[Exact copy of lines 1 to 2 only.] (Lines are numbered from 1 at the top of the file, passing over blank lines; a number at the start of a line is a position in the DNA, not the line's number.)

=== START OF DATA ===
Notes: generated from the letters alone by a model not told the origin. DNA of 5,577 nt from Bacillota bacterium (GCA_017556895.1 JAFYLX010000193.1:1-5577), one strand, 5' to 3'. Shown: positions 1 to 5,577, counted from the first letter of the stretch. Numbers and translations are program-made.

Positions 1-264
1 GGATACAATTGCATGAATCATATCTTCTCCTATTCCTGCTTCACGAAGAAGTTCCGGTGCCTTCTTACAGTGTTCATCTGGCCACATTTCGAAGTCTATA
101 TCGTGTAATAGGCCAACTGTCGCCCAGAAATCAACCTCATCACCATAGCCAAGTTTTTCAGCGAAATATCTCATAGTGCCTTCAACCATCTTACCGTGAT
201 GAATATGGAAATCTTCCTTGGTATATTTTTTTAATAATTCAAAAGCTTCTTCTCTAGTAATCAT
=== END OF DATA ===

Notes: generated from the letters alone by a model not told the origin. DNA of 5,577 nt from Bacillota bacterium (GCA_017556895.1 JAFYLX010000193.1:1-5577), one strand, 5' to 3'. Shown: positions 1 to 5,577, counted from the first letter of the stretch. Numbers and translations are program-made.

Positions 1-264